The operation of the water ski device is described as follows. The device 40 is first placed in the water, which must be deep enough to accommodate the length of the device 40. The skier secures the tow rope 27, which is connected to a prime mover vehicle such as a power boat, into hole 13 of the riding platform. The skier then positions the device 40 in a vertical position with the riding platform floating parallel to the surface of the water. The skier then clings to the floating riding platform 10 in a prone position (as illustrated in FIG. 7A), and as the prime mover boat starts to move the tow rope 27 is drawn up tight between the prime mover boat and the device 40. At this point, the tensile pull on the device 10 by the tow rope 27 is transmitted directly from the prime mover boat through the tow rope 27 to the device 40.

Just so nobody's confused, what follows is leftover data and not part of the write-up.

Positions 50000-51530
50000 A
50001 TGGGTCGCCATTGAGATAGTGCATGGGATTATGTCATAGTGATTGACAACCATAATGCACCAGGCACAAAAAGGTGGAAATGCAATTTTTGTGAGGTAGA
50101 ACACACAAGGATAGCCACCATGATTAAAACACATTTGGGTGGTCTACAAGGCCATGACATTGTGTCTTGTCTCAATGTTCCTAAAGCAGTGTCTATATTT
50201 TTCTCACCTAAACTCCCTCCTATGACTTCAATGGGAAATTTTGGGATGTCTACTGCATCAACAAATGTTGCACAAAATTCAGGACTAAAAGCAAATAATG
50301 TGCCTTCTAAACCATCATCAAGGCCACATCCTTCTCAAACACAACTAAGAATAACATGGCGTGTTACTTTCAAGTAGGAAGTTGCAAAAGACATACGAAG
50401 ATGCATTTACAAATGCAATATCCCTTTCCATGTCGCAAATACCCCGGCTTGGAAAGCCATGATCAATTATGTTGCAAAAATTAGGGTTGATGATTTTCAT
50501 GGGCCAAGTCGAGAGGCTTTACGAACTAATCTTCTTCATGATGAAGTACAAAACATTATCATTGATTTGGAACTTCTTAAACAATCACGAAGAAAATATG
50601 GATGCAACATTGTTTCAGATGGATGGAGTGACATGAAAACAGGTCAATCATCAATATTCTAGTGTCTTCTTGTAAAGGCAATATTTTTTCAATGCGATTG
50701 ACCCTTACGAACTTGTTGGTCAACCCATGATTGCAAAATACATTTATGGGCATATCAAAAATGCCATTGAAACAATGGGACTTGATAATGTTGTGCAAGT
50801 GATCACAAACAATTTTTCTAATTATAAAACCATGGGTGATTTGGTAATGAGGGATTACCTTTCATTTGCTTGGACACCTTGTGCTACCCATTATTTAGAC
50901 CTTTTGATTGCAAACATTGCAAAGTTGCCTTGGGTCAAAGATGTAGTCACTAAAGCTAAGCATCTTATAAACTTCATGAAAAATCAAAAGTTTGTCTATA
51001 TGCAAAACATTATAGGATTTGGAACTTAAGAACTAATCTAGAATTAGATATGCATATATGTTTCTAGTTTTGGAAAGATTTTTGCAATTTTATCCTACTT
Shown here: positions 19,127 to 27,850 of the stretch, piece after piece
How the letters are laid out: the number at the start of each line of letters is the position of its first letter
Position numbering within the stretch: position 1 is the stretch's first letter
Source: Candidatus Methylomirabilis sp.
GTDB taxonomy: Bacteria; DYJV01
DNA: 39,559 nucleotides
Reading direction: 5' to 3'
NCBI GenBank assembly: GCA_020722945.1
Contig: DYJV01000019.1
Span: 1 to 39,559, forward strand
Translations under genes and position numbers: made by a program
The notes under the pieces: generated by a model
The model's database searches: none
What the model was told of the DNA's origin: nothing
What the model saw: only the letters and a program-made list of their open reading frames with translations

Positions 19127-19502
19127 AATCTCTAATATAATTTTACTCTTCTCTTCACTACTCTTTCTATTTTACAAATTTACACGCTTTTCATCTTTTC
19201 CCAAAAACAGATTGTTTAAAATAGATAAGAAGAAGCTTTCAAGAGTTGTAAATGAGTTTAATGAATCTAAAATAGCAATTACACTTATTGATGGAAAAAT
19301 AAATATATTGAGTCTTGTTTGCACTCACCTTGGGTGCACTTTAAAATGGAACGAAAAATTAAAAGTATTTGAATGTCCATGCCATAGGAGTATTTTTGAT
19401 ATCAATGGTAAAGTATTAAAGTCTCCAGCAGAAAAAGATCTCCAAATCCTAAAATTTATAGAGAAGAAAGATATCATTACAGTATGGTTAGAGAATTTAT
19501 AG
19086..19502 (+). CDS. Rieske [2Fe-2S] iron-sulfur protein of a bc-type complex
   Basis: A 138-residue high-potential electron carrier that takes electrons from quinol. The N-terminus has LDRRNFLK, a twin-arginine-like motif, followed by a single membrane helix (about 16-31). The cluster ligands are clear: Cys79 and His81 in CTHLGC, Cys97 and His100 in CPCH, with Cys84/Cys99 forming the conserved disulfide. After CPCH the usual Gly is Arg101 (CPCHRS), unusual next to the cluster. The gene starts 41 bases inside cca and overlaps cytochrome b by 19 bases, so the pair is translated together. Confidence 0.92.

Almost as soon as the device 10 starts to move, the skier can grab the handle 21 and move to a crouched position (as in FIG. 7B). As speed increases, the skier may assume a standing position on the riding platform 10 (as shown in FIG. 7C). As the prime mover boat reaches a speed of 10 to 15 mph, the hydrofoil 16 climbs toward the water surface and pushes the riding platform 10 upwardly above the surface of the water (the exact height being determined by the length of the pole 14 as shown in FIG. 7D). The device 40 can be ridden continuously with the hydrofoil 16 planing on the surface of the water as shown in FIG. 7D, or the skier may shift his weight forward, reducing the angle of attack of the hydrofoil 16, thereby causing the hydrofoil 16 to sink back into the water and the riding platform to move lower toward the surface. (As illustrated in FIG. 7E). When the described sinking is effected, the skier may realize a free floating delicately balanced operation which is exciting and unlike that experienced on any other type of water vehicle. When the skier shifts his weight backwardly, increasing the angle of attack of the hydrofoil 16, the device 40 will once again ascend upwardly. As the skier obtains more skill he may ride the device 40 completely under the surface (As illustrated in FIG. 7F). The versatility of the device 40 allows it to be ridden up to the length of the connecting pole above the water surface, several feet below the water surface, or any position in between.